Entertainment & the Arts: Friday, July 18, 2003

See Portland through ‘Fight Club’ writer’s eyes

By Mark Lindquist
Special to the Seattle Times

Crown Journeys, a series of “literary travel books,” matches interesting writers with interesting places, or at least that’s the idea. Roy Blount Jr. on New Orleans, Bill McKibben on the Adirondacks and Chuck Palahniuk, the author of “Fight Club,” on the town he knows and loves best, our neighbor Portland.

The only rule of the format, according to the publicity, is that the writers take their journeys on foot. Palahniuk likes writing about rules — “The first rule of Fight Club is … ” — but he’s not much for following rules. In “Fugitives and Refugees: A Walk in Portland, Oregon,” (Crown Journeys, $16) he doesn’t exactly walk in Portland.

Instead, he mixes together a pastiche of interviews, characters, memories, self-mythology and tour-guide tips that give the reader a fascinating and tempting view of his hometown. He also includes a glossary.

Seattlelites may be amused to know that Portland shares with us a Pill Hill, a Ban Roll-On Building, and, of course, a Nordstrom colloquially known as Nordy’s.

Portland, Palahniuk concedes, is where people who couldn’t afford to live in Seattle moved. Katherine Dunn, the author of “Geek Love,” who also lives in Portland, tells Palahniuk that Portland attracts the “most cracked of the crackpots. The misfits of the misfits.”

This probably isn’t as true as Dunn and Palahniuk would like to believe, but it gives you an idea of Palahniuk’s take. In the introduction, he promises to deliver “a little history, a little legend, and a lot of friendly, sincere, fascinating people who maybe should have kept their mouths shut.”

He also delivers a lot of Chuck Palahniuk, particularly in his so-called postcards, vignettes of his life from 1981 to 2002. These chapters are among the book’s most engaging, especially if you’re curious about the experiences that formed the writer.

At 18, Palahniuk was working as a messenger by day and washing dishes by night while living with two stoner roommates. “In a moment of sacrifice, I find my childhood tonsils in a jar of formaldehyde with a label from Our Lady of Lourdes Hospital. In a grand gesture, I make a wish and throw the sealed jar off our apartment balcony, into the blackberry briars that cover the hillside.”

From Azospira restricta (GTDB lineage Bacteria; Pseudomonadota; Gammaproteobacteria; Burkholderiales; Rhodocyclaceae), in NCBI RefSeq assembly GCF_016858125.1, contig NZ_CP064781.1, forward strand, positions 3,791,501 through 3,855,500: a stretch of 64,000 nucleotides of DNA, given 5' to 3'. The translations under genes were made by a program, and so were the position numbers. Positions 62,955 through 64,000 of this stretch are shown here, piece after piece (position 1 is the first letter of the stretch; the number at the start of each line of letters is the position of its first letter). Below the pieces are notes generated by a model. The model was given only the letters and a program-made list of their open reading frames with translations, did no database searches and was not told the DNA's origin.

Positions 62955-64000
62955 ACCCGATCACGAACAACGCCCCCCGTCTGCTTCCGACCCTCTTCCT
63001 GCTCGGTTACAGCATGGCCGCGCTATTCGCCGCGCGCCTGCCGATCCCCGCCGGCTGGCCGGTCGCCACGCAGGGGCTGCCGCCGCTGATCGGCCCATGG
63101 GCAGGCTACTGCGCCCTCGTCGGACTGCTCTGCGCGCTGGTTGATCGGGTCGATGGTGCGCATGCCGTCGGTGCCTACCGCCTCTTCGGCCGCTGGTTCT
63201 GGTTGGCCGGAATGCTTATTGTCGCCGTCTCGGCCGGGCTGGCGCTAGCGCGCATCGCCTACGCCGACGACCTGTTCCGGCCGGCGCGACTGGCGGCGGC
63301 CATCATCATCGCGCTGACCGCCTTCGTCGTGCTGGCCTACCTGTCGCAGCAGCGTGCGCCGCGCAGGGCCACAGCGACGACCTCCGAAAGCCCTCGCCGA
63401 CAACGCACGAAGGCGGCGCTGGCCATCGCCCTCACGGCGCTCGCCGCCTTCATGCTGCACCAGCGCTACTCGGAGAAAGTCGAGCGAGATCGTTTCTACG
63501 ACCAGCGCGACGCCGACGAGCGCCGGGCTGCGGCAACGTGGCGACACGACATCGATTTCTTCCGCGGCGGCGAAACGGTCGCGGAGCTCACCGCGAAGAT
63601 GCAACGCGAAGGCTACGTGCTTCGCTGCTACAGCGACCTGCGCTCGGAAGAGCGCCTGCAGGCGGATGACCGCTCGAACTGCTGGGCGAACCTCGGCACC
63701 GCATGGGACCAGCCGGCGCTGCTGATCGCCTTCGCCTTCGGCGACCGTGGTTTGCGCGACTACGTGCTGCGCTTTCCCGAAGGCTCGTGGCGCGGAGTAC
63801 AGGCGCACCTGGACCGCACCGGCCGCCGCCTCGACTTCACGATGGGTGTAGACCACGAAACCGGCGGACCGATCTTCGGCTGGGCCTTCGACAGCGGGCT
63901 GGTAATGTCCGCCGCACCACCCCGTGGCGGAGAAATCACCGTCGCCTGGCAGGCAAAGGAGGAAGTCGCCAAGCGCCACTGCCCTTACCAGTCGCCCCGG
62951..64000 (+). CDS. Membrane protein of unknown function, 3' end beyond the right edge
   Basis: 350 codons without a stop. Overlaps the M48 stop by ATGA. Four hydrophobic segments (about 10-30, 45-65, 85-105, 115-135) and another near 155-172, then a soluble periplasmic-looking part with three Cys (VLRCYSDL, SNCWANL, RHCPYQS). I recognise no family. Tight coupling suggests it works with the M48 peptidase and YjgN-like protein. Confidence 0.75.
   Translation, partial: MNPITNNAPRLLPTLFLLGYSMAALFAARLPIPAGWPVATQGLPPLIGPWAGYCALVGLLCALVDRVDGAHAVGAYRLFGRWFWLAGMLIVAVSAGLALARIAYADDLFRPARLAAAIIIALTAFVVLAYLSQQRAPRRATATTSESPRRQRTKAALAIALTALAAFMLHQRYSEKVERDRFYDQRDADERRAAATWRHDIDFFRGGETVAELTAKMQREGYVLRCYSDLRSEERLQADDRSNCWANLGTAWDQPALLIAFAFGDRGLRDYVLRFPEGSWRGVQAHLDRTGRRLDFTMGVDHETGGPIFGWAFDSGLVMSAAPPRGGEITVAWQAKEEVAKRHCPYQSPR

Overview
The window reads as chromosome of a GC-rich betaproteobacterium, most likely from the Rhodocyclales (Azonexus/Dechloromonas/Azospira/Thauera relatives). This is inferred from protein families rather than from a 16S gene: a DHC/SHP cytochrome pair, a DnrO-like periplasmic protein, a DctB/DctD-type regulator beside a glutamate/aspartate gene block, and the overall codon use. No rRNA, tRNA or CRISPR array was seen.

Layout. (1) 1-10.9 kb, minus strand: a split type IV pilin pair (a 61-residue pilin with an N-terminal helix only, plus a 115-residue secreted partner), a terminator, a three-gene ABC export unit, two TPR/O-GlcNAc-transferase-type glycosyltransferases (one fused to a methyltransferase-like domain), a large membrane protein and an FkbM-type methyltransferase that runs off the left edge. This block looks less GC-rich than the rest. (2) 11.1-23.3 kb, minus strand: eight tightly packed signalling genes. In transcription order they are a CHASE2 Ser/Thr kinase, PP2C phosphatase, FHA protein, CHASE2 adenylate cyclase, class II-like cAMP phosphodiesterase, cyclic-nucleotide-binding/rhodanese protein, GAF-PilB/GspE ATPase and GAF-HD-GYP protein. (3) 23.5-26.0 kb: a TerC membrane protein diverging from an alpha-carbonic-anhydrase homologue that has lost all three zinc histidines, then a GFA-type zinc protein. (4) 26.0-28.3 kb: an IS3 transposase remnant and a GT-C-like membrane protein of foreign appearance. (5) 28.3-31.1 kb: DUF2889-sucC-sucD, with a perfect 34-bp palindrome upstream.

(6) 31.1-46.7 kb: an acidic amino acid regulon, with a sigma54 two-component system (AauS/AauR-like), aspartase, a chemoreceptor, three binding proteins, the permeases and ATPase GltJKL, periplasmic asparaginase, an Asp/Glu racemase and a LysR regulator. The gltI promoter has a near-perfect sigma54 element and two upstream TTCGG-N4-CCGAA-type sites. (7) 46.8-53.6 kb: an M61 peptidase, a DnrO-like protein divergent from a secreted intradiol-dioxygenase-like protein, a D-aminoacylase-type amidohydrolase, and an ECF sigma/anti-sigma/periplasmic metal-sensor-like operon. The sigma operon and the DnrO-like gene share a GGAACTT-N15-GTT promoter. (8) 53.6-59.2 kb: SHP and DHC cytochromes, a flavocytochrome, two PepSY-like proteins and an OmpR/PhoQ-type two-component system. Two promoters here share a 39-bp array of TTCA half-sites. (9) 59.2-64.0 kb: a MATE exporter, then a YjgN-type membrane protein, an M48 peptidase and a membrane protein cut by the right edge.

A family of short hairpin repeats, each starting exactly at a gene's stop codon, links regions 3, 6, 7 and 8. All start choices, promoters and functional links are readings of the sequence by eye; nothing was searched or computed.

Palahniuk doesn’t say what the wish was, at least not right away.

This is not a research-intensive book, but Palahniuk is impressively well-informed about his locale, especially the sex industry. You can learn about the many clubs Portland has for swingers, voyeurs and sexual dilettantes, including the addresses.

He also includes information on more mainstream distractions such as museums, gardens, churches, courtrooms, theaters, haunted houses, the zoo and so on. Palahniuk, however, is almost always more interested in the characters that inhabit the places than the places themselves. As he admits, “I’m a lot more interested in collectors than collections.”

The main collector here is, of course, Palahniuk. What he’s collecting is memories. “The most I can ever do is to write things down. To remember them. The details. To honor them in some way.” And he does.

Richard Ford, who won a Pulitzer Prize for his novel about a man who sells real estate, has observed that homes are vivid things, necessary and consoling, but they lack the permanence of art.

Palahniuk has solved this by turning his home city into art.

This book made me want to run down to King Street Station and catch the Amtrak train to Portland, and it also made me want to appreciate every detail and moment of my own life here in Seattle.

The wish Palahniuk made when he threw his tonsils onto the hill was that someday he would be a writer.


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